Robert Shaw, D.Min.
Excerpted with permission from Created for Significance: Discovering Who Defines Us and How We Obtain our Significance.
Names today, especially exotic names, have become very trendy. Many of these names are given because of their meanings. Exotic names also are given to gain the spotlight, often especially for the parents early on. Then as the child grows, the spotlight shifts to the youngster. Parents need to be mindful of what their children’s names may do for their children later in life. A news report a couple of years ago indicated that a couple in New Jersey had named their son “Adolf Hitler,” as his first and middle name. That poor child is most likely going to have difficulty throughout his school years and as he becomes an adult. A rock music icon from the 1960’s and 1970’s named two of his children, “Moon Unit” and “Dweezel”. Recently, I learned that a contemporary Hollywood actor named his child “Pilot Inspektor”. Really, people? Are we not considering our children enough? If parents name their child a name with a different and difficult spelling, it may burden the child with having to always spell out their name for the rest of their life. The overly creative name may also become more of a self-centered statement than what the child had bargained for. Since names have such a powerful influence upon one’s identity, parents need to take care with a child’s life-long moniker.
Other cultures throughout the world also understand the importance of names. Names that are given within an ethnic culture, may be different to the prevailing culture, but often have meanings within their native language. For example, African names, Asian names, Hispanic names, and Slovak names often have meanings that are given to children to encourage a particular future destiny.
Parents often want to place a meaningful description of their child upon their life. Other names are given because they are simply different from the rest, as if to say that their child will stand out because of their name. I used to manage a Christian bookstore for many years, and we often sold books that listed various baby names from A to Z with their meanings. Over the years Christian parents have become more mindful of how they name their children. Some of today’s common names are, Joshua, Matthew, Jacob, Rachel, Rebecca, and Jonathan. This was true in our nation during the 1700’s and 1800’s as many prominent men and women, including many of our forefathers, had Biblical names. There was Benjamin Franklin; John Adams; Thomas Jefferson; Andrew Jackson, and of course Abraham Lincoln.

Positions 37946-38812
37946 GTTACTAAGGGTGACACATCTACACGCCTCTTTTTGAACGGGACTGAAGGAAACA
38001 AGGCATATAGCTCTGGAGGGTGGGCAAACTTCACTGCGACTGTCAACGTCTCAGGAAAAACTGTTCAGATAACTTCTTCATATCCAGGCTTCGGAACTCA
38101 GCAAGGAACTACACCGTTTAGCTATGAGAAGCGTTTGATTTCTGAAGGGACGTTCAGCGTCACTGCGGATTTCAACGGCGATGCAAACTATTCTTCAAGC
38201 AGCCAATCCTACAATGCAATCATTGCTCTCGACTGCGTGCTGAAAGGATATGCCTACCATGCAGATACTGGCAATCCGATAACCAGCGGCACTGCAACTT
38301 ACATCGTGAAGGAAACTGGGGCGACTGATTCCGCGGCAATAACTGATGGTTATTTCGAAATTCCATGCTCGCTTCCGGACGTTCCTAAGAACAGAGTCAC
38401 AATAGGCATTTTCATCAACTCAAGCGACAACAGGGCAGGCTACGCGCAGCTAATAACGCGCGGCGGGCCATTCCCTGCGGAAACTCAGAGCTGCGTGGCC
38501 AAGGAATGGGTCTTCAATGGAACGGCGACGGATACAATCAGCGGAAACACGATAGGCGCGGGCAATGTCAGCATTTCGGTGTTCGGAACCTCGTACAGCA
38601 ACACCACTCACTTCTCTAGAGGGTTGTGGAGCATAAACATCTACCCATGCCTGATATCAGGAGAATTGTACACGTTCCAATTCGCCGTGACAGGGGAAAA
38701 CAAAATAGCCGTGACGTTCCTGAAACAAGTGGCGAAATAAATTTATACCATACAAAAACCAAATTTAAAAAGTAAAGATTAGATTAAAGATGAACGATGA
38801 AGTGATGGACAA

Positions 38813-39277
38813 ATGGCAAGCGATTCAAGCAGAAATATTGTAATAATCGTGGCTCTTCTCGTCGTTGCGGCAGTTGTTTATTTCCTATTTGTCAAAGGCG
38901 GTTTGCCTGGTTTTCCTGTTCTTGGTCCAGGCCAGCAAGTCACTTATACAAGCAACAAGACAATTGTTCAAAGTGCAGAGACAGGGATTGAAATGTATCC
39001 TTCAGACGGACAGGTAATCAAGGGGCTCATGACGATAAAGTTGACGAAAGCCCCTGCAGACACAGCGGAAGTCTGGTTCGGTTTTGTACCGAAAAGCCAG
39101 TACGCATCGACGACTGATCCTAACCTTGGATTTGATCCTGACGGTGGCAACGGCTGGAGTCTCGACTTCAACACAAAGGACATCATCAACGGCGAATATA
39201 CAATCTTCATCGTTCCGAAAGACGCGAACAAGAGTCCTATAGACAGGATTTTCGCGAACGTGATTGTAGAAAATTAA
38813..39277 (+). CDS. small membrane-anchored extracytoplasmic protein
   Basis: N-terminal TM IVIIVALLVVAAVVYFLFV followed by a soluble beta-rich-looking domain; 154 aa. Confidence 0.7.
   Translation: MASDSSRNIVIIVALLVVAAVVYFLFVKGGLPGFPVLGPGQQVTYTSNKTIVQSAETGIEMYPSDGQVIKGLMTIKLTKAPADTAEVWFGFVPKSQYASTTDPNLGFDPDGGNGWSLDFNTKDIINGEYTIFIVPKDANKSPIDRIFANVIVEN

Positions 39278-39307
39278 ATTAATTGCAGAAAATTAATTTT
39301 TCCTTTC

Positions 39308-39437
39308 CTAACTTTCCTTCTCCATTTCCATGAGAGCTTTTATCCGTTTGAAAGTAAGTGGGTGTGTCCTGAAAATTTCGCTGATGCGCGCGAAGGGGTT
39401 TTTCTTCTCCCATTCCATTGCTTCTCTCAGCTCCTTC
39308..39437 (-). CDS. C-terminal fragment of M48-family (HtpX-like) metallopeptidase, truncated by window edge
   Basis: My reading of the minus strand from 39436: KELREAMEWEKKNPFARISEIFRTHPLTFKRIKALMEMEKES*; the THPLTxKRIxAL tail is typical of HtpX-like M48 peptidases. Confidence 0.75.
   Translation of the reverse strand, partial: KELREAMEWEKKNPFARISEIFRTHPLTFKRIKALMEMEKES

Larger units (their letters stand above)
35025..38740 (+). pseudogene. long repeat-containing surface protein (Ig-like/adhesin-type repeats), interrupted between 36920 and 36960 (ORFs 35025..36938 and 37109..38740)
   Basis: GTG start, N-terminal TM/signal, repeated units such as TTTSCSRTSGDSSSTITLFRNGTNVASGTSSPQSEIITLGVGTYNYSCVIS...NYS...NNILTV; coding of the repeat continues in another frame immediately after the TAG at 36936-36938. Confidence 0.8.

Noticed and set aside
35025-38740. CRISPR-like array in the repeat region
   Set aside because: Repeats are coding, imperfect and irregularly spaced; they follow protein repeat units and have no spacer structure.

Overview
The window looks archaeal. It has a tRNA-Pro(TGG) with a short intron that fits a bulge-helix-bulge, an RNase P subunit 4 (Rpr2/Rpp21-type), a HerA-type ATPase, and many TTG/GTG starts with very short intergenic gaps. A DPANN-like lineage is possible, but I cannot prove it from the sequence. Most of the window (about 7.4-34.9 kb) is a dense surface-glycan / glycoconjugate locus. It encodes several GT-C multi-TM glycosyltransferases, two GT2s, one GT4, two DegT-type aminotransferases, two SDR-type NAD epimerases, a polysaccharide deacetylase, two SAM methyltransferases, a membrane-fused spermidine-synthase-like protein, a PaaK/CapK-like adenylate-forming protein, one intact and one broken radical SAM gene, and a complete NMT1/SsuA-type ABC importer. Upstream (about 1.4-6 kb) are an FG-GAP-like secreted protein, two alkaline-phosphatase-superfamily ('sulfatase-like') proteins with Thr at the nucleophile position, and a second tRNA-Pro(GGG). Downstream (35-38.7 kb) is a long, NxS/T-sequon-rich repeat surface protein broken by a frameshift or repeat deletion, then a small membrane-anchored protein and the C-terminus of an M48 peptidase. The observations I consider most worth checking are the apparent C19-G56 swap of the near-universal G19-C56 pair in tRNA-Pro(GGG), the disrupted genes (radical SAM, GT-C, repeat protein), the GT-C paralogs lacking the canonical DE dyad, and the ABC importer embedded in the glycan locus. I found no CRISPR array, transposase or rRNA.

God reveals Himself many ways in Scripture. He reveals Himself through creation (Psa. 19:-16; Rom. 1:20-12); through the prophets (Heb. 1:1); through the written Word (II Tim. 3:16; II Pet. 1:19-21); through His Son Jesus Christ (Heb. 1:2); and through His names. There is one God, but the many significant names provide us with understanding as to who He is and His nature. Some names are descriptions of God’s character while others are more descriptive of His titles.
The following are some names of God found in the Bible that will help us develop a glimpse of who God is:
- El Elyon – “the most high God” (Psa. 57:2).
- Elohim – “God the powerful” (II Chron. 20:6; Psa. 33:6-11). This name is also found in the early chapters of Genesis. This Hebrew word is plural in its form, thereby indicating the Triune nature of God as Father, Son, and Holy Spirit.
- I Am – speaks of His self-existing nature and His constant unwavering presence (Exo. 3:14; John 8:58). God has no beginning and no end.
- El Roi – “God who sees (me)” (Psa. 34:15; Gen. 16:13-14; Psa. 139).
- El Shaddai – “Almighty God” (Psa. 91:1). This name depicts God’s unlimited power and resources.